Ken Rosenthal and Jon Morosi are reporting that the Washington Nationals, fresh off of winning their arbitration case against John Lannan, are looking to trade him in order to make room for the just-signed Edwin Jackson.
Lannan will make $5 million in 2012, and won't be a free agent until after the 2013 season. At first blush, his numbers are not impressive -- just 5.2 strikeouts per nine in 2011, career punch out rate of 4.7, and a 1.4 career K/BB ratio. At second glance, well, they still aren't impressive, but they are better than you would think given those peripherals.
Lannan is a groundball pitcher who has never induced fewer than 50 percent grounders, and holds a career groundball-to-flyball ratio of 1.9. His FIP haven't exactly been stellar despite this, as he's been about 12 percent worse than the league in that regard over his career.
His ERA has been a bit better than average, though, over 751 career innings. There's either something he does that helps him beat out his FIP each year, or he's the luckiest dude on the mound most nights. While this might not account for all of it, Lannan does do one thing that FIP doesn't account for: he's exceptional when it comes to inducing double plays.
Like with any statistic, there is an expected number of double plays a pitcher is assumed to induce each year. Since 2008, Lannan's first full season in the majors, he has induced 29 more double plays than expected according to Baseball Prospectus, the sixth-best total in the majors. That's roughly seven extra double plays induced per year, a figure that's worth a few tenths of a run of ERA each season -- that explains at least some of the discrepancy between his FIP and ERA. Joe Saunders is similar in that regard as well, as has been discussed this winter, and like Saunders, Lannan is left-handed with average control of his stuff.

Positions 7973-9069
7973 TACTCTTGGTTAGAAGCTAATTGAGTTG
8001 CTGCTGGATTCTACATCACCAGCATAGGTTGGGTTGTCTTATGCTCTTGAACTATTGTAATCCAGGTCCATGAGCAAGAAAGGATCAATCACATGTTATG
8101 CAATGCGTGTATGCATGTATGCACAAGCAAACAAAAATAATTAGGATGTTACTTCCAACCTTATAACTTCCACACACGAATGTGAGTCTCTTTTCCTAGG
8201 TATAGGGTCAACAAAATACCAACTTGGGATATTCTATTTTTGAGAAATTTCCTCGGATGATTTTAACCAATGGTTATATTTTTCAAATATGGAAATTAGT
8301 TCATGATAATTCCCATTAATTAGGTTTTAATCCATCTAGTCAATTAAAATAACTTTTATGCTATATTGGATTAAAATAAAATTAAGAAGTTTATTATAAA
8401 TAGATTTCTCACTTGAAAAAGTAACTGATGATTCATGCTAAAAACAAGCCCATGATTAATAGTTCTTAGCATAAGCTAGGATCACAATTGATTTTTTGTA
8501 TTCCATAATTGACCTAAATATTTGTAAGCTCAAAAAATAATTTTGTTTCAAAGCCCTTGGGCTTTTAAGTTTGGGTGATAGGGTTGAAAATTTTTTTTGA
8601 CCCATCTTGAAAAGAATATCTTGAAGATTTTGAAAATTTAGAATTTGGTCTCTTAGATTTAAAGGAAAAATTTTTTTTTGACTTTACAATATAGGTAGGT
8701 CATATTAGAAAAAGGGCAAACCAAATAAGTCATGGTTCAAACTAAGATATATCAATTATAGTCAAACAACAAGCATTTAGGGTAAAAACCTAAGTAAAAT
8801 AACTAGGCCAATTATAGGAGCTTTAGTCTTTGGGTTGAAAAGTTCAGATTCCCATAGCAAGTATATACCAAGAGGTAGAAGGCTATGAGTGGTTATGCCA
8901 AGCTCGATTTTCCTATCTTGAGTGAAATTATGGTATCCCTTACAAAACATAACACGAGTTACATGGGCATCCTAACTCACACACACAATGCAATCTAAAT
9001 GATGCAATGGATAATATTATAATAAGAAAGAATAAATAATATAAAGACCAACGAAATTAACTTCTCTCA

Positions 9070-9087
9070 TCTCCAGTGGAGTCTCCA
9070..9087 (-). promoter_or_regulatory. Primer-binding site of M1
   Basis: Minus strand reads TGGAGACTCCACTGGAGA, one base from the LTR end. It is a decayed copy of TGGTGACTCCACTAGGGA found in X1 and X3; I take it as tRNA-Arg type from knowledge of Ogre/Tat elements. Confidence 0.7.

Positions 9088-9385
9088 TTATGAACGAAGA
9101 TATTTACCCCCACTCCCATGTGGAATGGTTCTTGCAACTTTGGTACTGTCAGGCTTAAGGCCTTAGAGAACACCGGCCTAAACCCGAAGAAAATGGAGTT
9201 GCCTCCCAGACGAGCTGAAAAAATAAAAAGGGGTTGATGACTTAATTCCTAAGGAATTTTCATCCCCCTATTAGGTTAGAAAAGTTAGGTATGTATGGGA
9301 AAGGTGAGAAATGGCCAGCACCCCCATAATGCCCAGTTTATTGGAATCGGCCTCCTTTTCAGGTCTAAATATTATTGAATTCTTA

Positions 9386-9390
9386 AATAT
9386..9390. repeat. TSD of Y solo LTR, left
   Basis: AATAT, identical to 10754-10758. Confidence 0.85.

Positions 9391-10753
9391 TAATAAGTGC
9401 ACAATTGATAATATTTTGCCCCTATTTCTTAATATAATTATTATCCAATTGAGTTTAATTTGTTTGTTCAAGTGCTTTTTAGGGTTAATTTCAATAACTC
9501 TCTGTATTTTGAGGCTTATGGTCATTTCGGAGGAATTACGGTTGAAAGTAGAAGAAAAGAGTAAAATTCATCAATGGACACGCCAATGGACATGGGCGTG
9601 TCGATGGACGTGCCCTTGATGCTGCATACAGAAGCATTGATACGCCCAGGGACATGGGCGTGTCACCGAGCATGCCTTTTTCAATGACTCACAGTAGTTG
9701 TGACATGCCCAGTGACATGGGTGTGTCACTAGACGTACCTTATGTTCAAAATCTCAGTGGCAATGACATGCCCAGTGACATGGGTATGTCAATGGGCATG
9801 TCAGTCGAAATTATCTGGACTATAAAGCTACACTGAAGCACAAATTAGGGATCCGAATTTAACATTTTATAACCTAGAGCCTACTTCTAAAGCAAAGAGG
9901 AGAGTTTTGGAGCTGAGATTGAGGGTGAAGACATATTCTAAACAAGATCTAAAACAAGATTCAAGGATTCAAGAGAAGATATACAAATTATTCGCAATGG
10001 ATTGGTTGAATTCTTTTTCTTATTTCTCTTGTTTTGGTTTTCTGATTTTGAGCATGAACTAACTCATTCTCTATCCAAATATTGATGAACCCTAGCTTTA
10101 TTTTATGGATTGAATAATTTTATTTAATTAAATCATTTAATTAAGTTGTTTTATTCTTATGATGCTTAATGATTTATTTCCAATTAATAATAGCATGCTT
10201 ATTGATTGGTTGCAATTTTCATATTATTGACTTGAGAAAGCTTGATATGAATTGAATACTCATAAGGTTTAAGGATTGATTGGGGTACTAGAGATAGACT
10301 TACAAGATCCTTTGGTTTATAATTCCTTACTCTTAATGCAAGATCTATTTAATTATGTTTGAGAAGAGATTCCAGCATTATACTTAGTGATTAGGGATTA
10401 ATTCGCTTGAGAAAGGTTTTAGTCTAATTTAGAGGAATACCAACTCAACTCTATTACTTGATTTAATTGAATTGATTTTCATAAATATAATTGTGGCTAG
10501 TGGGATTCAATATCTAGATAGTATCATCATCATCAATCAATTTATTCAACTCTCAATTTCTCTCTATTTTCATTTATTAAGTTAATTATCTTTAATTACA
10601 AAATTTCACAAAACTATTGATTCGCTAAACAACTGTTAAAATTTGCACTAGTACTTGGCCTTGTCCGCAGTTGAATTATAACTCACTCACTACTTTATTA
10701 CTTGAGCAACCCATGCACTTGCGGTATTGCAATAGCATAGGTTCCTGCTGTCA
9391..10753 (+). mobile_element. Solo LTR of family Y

Lannan certainly isn't a game-changing kind of pitcher, but he has averaged 179 innings a year over the last four seasons in the majors (and 189 innings per year if you include the 40-plus frames he threw in the minors in 2010 after experiencing some elbow discomfort). He's not the sexiest option, but he's at least been dependable in terms of showing up and giving his team a chance each night out. With Boston's infield defense behind him, at least some of the switch from the NL to the AL could be neutralized, too, and being left-handed in the AL East certainly isn't a bad thing.
Think of it this way: Lannan might be something like the healthy version of Aaron Cook. Cook was actually an above-average starter before he began to have his health issues (and had to possibly deal with the after-effects of too many innings at altitude), though it's hard to remember that now given those problems have reduced him to non-guaranteed contracts and spring training invites.
Since Jackson is no longer an option and Oswalt might not be going forward, how do you feel about the Red Sox inquiring about Lannan? They could possibly use extra pieces from the 40-man to get him -- the Nationals are using 38 spots on their 40-man roster, including Jackson. They could also see just how much the Nationals are willing to pay to be rid of his rotation spot in order to make room for Jackson. What would it take for this to be okay? Should Boston be waiting it out, or aiming higher?
Thanks to R.J. Anderson of Baseball Prospectus for digging up the expected double play data.
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